September 11 & 14 Cohort Meetings

Hour One: Theological Reflection

Hour Two: Discussion of Sacred Fire: A Vision for A Deeper Human and Christian Maturity, by Ronald Rolheiser

Homework: Chapters 1 & 2 AND watch the video above.

Special Guest: The Rev. Dr. Dave Scheider

Hi everyone,

I’m looking forward to our next 3-session module on the Spiritual Journey.  You should be receiving a copy of the book in the next couple of days.  I was going to post a PDF of the first and second chapters, but upon further reflection I thought reading more of this book would be a good idea.  So, watch your mailboxes in the next few days for the book!

The Book: Sacred Fire: A vision for a deeper human and Christian maturity.  On page 3 of the book Rolheiser says:

“The human soul is like a fine wine that needs to ferment in various barrels as it ages and mellows.  The wisdom for this is written everywhere in nature, in scripture, in spiritual traditions, and in what is best in human science.  And that wisdom is generally learned in the crucible of struggle.  Growing up and maturing is precisely a process of fermentation.  It does not happen easily, without effort, and without breakdown.  But it happens almost despite us, because such is the effect of a conspiracy between God and nature to mellow the soul.” (p. 3-4)

This module is about this fermenting, this maturing process.  Why should we look at this, when each of us is a unique human being with a unique relationship to God?  The short answer is that you are priests and deacons, and so, you are spiritual guides for your communities.  Looking at the spiritual journey from 10,000 feet up is like looking down at the whole journey – it helps you know where you are going – where we are all going.  The journey is for the fermenting or maturing process. 

Rolheiser takes a dual-pronged approach to this process.  He looks at the arc of human development, and then overlays the process of a maturing Christian discipleship next to it.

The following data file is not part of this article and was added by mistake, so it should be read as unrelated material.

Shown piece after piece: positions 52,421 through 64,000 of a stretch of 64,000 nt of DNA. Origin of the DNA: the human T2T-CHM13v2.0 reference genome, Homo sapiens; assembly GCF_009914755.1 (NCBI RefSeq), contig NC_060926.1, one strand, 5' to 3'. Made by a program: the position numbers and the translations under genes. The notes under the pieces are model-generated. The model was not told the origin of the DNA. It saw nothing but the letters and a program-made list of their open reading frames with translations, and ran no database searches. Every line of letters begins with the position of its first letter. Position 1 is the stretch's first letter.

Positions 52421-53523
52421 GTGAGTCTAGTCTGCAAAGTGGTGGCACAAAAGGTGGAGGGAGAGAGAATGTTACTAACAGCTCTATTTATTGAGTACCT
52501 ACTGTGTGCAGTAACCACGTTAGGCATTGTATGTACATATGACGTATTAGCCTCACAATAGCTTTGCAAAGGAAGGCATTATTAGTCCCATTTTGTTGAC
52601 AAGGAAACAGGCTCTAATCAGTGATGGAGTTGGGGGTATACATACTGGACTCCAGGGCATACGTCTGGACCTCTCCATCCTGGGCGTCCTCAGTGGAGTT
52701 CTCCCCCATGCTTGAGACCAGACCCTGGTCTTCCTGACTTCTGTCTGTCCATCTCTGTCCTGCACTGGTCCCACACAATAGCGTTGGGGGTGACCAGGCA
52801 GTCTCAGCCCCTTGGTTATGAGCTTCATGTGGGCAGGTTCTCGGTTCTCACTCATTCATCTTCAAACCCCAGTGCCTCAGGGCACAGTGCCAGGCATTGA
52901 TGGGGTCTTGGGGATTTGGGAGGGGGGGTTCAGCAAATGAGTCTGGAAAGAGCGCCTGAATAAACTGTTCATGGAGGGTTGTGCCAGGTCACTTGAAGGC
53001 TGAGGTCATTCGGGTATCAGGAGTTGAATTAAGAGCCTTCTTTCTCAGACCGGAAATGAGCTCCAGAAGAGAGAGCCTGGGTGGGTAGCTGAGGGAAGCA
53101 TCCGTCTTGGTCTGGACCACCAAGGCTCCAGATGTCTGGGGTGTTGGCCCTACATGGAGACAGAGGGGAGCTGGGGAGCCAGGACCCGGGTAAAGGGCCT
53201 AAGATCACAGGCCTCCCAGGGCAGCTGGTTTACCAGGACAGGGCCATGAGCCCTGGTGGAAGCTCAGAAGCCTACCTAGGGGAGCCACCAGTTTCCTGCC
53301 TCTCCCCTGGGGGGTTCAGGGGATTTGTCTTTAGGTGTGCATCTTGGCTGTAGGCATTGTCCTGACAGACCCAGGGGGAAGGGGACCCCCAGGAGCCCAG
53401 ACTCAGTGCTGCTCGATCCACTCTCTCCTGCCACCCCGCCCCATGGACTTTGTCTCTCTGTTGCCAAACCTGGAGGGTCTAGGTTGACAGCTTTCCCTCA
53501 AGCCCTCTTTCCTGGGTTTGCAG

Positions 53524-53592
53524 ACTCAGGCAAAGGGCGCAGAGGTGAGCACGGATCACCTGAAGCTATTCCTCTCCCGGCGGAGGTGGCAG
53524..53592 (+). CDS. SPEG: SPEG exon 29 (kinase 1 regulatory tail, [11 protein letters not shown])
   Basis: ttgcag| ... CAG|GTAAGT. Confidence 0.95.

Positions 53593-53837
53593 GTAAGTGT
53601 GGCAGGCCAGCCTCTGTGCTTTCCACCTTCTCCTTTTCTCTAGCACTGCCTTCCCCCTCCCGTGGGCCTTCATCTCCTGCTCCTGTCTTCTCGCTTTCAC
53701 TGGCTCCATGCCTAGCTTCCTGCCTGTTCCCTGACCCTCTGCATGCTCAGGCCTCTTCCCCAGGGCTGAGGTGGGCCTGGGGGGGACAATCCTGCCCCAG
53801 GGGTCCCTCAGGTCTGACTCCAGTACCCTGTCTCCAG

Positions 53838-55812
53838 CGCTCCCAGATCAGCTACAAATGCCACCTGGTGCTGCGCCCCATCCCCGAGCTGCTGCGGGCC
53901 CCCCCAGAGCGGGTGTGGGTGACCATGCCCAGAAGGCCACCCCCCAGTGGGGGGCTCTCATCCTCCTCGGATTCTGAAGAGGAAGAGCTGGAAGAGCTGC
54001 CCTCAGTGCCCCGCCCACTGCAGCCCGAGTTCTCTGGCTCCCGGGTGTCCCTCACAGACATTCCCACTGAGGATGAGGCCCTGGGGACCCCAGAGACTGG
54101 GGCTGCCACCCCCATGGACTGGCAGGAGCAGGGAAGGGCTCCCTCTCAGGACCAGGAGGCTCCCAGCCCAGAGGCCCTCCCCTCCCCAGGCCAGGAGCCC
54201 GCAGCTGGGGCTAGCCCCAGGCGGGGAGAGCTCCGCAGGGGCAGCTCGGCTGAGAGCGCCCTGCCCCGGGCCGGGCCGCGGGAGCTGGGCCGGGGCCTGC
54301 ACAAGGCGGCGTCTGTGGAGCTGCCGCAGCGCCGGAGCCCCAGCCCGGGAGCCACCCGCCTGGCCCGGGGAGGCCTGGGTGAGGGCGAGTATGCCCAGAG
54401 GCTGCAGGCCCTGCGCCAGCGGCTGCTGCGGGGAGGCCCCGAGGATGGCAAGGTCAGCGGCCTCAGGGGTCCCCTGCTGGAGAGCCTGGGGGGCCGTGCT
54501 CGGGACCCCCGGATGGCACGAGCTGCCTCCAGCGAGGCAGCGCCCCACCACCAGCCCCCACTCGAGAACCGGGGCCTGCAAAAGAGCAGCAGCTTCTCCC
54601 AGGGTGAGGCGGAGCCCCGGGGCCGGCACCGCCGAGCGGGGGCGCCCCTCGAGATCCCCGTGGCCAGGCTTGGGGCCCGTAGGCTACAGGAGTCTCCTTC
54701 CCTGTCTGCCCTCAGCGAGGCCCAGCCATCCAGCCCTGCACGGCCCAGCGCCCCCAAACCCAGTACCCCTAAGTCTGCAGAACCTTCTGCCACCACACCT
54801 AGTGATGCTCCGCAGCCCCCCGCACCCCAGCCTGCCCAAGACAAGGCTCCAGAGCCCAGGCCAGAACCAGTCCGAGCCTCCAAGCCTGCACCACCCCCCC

There are many ways to outline the journey or create a framework.  You are probably already familiar with some – such as Fowler’s stages of faith.  Rolheiser divides the journey simply into three parts (which he loosely bases on John of the Cross’s teaching): Essential Discipleship; Mature Discipleship; and Radical Discipleship.  We will divide our discussions this way: week 1 on essential discipleship; Week 2 on mature discipleship; and Week 3 on radical discipleship.

There is something important to keep in mind when we talk about this topic for the next few sessions:  We are going to be talking about patterns of fermentation, of growth, of maturation. Even though they have been noticed by theologians, philosophers, and mystics over the centuries, they are still just patterns.  This means they are not necessarily universally experienced, nor that assumptions and advice based on them should be applied to everyone equally.

While we will look at a classic pattern, we will also be reading about and discussing how different people might experience this pattern in some ways and not in others.  For example – this pattern might seem most typical for people who are part of a dominant race, class, gender, and for whom societal systems are tailored.  The more marginalized someone feels, the more likely they are to experience a variation in this pattern.

So, I think it is important to both know about the classic pattern, and to know how it doesn’t apply equally to everyone.

After this module, the rest of our course will be deepening our experience with several types of spiritual practices – practices based on scripture, prayer and discernment.  While Rolheiser does says that human development seems to just happen despite any effort on our part, that is not necessarily the case for spiritual development. Spiritual practices are how we partner with Jesus, with the Holy Spirit in that process of fermentation, of maturation.  Spiritual practices can help propel us along the journey – however that journey looks for our human life.  And you, as spiritual guides for your communities, can help accompany people – all sorts of people – on their journeys, helping them grow and mature and ferment.

See you next time!

This Post Has 2 Comments

  1. mikel brightman

    I like the sound of this, and Rolheiser is really good. I am looking forward, and thanks! Love, Mikel

    1. ionacenter

      Thanks, Mikel! Looking forward to our discussions!

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